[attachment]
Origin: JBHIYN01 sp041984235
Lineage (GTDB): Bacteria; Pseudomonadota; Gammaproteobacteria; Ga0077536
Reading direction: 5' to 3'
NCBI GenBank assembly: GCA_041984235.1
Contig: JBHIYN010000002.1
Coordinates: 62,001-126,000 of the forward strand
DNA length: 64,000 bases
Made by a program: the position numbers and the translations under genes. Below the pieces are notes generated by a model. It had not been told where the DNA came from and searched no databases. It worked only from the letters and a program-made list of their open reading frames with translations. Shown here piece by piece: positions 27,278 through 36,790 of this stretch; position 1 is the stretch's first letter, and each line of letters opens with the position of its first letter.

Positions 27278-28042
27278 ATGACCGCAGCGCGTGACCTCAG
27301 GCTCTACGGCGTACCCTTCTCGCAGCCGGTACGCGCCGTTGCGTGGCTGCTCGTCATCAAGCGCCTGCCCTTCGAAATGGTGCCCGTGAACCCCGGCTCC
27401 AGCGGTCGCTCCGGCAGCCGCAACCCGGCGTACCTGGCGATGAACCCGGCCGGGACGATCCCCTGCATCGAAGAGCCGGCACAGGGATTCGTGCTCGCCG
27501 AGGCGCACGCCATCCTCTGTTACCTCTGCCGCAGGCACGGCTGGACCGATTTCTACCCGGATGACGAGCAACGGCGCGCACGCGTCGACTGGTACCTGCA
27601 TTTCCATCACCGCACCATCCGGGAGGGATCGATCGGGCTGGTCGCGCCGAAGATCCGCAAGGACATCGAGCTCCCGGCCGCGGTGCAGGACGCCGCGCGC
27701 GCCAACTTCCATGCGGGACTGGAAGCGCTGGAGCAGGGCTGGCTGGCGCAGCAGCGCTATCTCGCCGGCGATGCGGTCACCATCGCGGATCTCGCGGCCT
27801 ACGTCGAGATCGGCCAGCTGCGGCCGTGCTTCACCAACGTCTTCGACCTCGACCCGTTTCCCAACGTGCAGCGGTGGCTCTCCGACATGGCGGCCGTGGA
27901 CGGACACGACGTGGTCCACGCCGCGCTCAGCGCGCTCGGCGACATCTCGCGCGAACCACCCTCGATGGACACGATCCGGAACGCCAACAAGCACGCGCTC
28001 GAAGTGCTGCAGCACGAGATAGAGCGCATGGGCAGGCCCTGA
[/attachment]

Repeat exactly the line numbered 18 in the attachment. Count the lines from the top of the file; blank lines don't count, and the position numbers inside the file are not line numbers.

28001 GAAGTGCTGCAGCACGAGATAGAGCGCATGGGCAGGCCCTGA